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04/07/2011

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Tim

Thx Joe for taking your time to clarify this topic.

Can't wait for part dos.

/Tim

greg Hinrichsen

In my mind, run coach Arthur Lydiard's high percentage of coaching wins, with a small pool of athletes from New Zealand, proved the value of periodization. The usual Kiwi suspects on the Olympic podium were Peter Snell, Murray Halberg, Barry McGee, and John Davies. At least periodization gives you a chance to pick a favorite race and be at your best for it...otherwise your results could be as random as your training. If you go hard all year as some coaches recommend, you run the risk of being sick of it all by the time the big races roll around.

Paul H

There is an interesting other point here, which is that anyone can call themselves a coach and espouse their own opinions as fact. It doesn't mean that they know anything at all about physiology, sports science or the diversity of different training methodology. Misunderstanding the term periodization is a classic example of a superficial level of knowledge in the area.

Luke_majewski

I'm actually a bit confused here. I understand that the typical understanding of periodization might be too rigid, however I don't see how you can define periodization simply as "an organization of training with respect to time". How does this differ from simply saying "structured" or "unstructured" training? I was under the impression that the definition included the structure above but with an additional concept of building on appropriate physiological systems at the appropriate times.

Joe Friel

Luke_majewski--There are many subpoints that we might call the principles of periodization. But in it's most basic definition it's structuring training relative to time.

Peter

Buenos dias Joe!

I am a self coached athlete, and I have been worried recently that my slightly different approach to periodization is hurting me in the long term. I have read your books, and most of the periodization that I read about revolves around a couple weeks of building, then a recovery, more build, recover, etc, until a peak and taper. My work schedule is a bit hectic so I often end up having alternating weeks of high volume, low volume. So rather than building for a couple weeks, I end up building for about 10 days, then the next 5-7 days are at a lower volume. Example- the past 4 weeks I have gone 9 hours, 14 hours, 8 hours, 17 hours.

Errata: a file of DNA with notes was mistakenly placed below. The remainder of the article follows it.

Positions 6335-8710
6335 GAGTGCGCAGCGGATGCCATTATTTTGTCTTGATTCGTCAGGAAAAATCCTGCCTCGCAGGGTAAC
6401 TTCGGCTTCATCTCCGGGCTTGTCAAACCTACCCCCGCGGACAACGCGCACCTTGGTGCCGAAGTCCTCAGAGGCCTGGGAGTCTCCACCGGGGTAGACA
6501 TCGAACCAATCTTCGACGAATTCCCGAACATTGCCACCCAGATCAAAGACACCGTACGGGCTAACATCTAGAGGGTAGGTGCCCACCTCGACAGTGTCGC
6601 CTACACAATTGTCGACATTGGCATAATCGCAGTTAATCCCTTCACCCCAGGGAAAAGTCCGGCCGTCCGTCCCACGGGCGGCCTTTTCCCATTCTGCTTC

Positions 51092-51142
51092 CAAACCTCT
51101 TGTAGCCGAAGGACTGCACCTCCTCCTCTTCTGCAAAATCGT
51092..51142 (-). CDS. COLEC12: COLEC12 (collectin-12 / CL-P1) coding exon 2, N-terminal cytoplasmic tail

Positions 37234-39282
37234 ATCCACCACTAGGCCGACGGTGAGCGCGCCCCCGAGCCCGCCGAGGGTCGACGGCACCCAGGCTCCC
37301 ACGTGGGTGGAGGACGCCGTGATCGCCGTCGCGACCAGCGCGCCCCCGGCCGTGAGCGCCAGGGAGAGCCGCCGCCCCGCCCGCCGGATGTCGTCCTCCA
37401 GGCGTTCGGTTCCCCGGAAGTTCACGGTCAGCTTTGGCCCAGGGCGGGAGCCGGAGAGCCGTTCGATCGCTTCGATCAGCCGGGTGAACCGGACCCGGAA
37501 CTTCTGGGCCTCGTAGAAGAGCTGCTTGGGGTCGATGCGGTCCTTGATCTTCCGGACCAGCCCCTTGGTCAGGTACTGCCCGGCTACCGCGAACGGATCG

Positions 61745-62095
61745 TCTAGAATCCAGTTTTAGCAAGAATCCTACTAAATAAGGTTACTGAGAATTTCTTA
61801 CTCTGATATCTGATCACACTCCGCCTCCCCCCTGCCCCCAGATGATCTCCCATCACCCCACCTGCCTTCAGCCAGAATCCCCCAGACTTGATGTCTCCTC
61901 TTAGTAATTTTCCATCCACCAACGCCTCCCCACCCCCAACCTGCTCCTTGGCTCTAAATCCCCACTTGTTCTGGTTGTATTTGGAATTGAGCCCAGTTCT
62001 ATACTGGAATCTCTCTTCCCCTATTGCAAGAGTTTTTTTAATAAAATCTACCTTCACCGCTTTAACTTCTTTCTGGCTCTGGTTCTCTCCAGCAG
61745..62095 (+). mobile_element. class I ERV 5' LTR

Is this a bad approach? I should also indicate that I'm training for my first IM.

Un saludo cordial,
Peter

Joe Friel

Peter--Can't really say as there are lots of things I don't know about you. The best indicator is how you are doing in test sets, standard workouts and races. If these are showing good progress then its working.

Luke_majewski

Joe, that makes sense now. I was missing the difference between "Structured training" and "Structured training relative to time". So whether you follow macro and/or micro approach to your schedule is a nuance of periodization. Thanks!

Jay

Joe, I'm on a 3 week on, 1 wk recovery training schedule. I have a dilemma coming up in a couple of weeks: the first week of my build period is gonna fall on a week I know I will not have much training time available. What would the adverse effects be of swapping the 4th week (recovery wk) of Base3 with the first week of Build 1 week. In other words, delay my recovery week so that I have 4 wks on to end my base period, a recovery week, then only 2 weeks of Build 1 before another recovery week.

Joe Friel

Jay--If not carrying heavy load of fatigue then that is probably ok.

david julien

I get frustrated when I hear people talking this way aboout periodization. We all know that doing anything will get us fit. For me the biggest benifit is having a purpose driven program. I have been racing since I was 12years old(now 42) and have been only using periodization for the last 5-6 years Periodization gives me a sense of confidence that I have done everything I can once I get on that starting line! I choose less races and focus more on quality rather than quantity. I used to race in Europe and had many great races, but I can tell you I have a greater sense of purpose and accomplishment these days. Plus I tend to be able to let go of my bike when not training and enjoy life, because I know I am on track. Joe not to be too dramatic, but your books allow me to keep cycling a main part of my life while still being able to have a great family life and successful carreer. Thanks!!

dave

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